“This is Music that the world needs.” says Tim O Brien about Cahalen Morrison & Eli West. He is not a man given outbursts of hyperbole. If his opinion is not good enough to have you sprinting to the nearest record shop or feverishly clicking on the iStore read on.
The press release tells me this is Old Time music styled for the 21st Century. Personally I categorise Old Time alongside fishing and football in the fun to play, tedious spectate section. If this is Old Time I might take up watching football or, god forbid, fishing.
Holy Coming of the Storm is as earthy as The Band’s ‘Brown’ album and as soulful as anything by Otis Redding; it strikes the perfect balance between the pristine cleanliness of Union Station and the rough and ready energy of the Old Time genre.
These guys can play. Multi-instrumentalists that between them they cover Lap Steel, Banjo, Guitar, Mandolin and Fiddle. And they can sing check out the 1:48 minute unaccompanied close harmonies of ‘Bloody Heart’ that would make Levon Helm or Ralph Stanley weep for joy. I’m not sure how two young guys manage to sound so world weary and wise.
In H&M trying to drown out Christmas with Eli and Cahalen turned up to eleven, two shop assisitants are staring at me. I now realize that while browsing for cheap shirts I have been wailing along in what can only be described as a catlike high tenor to ‘Jealous Sea’. The voice, a hint of John Martyn at his most mellow, transports you to a smoky late night kitchen session.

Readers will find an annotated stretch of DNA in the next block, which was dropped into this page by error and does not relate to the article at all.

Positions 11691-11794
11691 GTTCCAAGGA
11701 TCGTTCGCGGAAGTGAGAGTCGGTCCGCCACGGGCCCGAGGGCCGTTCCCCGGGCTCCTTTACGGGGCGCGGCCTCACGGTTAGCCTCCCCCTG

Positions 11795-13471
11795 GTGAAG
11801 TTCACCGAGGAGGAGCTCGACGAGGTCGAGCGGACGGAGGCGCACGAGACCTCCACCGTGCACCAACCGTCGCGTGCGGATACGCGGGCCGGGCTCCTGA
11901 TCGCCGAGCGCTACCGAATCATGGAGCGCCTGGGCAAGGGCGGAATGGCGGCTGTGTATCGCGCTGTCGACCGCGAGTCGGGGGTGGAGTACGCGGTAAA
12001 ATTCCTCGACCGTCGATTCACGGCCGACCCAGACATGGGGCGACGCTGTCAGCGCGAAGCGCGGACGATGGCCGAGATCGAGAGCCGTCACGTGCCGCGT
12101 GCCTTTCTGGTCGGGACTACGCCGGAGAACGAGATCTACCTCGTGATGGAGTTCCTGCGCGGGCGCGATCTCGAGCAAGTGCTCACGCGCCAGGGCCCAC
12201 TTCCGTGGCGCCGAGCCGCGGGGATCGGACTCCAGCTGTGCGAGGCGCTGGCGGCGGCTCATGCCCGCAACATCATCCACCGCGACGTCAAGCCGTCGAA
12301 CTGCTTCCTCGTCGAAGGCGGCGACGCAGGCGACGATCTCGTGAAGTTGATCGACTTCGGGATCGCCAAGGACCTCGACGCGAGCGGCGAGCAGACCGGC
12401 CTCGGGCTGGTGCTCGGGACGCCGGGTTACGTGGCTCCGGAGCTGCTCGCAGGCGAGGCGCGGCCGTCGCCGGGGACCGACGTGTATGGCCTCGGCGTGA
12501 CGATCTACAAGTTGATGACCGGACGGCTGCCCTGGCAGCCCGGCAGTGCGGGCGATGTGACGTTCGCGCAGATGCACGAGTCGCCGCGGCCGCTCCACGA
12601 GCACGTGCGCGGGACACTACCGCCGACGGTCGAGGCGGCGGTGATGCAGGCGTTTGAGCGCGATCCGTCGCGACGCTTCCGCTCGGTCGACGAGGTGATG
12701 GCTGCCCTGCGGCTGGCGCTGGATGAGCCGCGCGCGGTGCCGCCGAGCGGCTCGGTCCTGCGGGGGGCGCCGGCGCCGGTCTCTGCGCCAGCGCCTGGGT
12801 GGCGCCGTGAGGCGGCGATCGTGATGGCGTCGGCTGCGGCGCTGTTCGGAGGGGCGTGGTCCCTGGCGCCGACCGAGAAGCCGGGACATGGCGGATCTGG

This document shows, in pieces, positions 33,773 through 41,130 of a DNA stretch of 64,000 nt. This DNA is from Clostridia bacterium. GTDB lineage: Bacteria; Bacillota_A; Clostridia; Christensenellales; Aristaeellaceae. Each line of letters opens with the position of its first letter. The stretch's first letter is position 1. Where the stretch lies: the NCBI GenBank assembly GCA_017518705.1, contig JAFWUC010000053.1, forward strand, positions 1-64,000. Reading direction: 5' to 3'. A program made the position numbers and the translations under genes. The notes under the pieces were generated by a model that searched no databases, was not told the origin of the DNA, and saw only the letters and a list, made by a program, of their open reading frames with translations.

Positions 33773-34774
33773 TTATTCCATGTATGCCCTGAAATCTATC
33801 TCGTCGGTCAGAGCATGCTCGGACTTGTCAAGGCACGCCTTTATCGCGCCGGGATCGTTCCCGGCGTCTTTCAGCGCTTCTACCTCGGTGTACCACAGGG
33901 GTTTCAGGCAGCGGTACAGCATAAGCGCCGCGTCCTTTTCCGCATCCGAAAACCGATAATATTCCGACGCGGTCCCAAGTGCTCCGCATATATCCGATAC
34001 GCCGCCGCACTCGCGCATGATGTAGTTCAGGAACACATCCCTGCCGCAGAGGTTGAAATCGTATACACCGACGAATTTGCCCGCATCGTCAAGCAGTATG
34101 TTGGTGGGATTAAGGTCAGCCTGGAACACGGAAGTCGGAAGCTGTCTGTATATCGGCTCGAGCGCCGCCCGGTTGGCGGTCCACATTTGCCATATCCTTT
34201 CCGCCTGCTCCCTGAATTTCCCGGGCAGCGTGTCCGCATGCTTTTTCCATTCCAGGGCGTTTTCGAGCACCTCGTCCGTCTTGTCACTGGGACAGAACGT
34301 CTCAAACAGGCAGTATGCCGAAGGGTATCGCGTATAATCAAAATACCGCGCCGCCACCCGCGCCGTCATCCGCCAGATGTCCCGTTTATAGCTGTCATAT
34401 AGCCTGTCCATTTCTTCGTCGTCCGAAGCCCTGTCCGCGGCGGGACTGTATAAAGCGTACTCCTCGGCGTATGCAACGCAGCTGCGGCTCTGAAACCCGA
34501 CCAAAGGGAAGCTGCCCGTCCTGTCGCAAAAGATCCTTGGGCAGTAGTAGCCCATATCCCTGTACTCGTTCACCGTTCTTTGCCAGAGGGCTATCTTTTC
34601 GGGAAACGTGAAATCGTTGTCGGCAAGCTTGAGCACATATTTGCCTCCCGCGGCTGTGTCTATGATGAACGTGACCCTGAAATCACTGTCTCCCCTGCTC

This album has really varied content from the divine lapsteel ‘Mary and the Soldier’ meets Jerry Douglas soundalike of ‘Kingsfold’ to the bluegrass swing of ‘Since You Leave’. The track I keep coming back to is ‘My Lover, Adorned’. The line:
“I’m not a man just a lowly cowhand, doing what any man would do.”
It gets me every time like a glimpse into the romance and harsh reality of Cormac McCarthy’s border trilogy. I would call this my number one folk album of the year.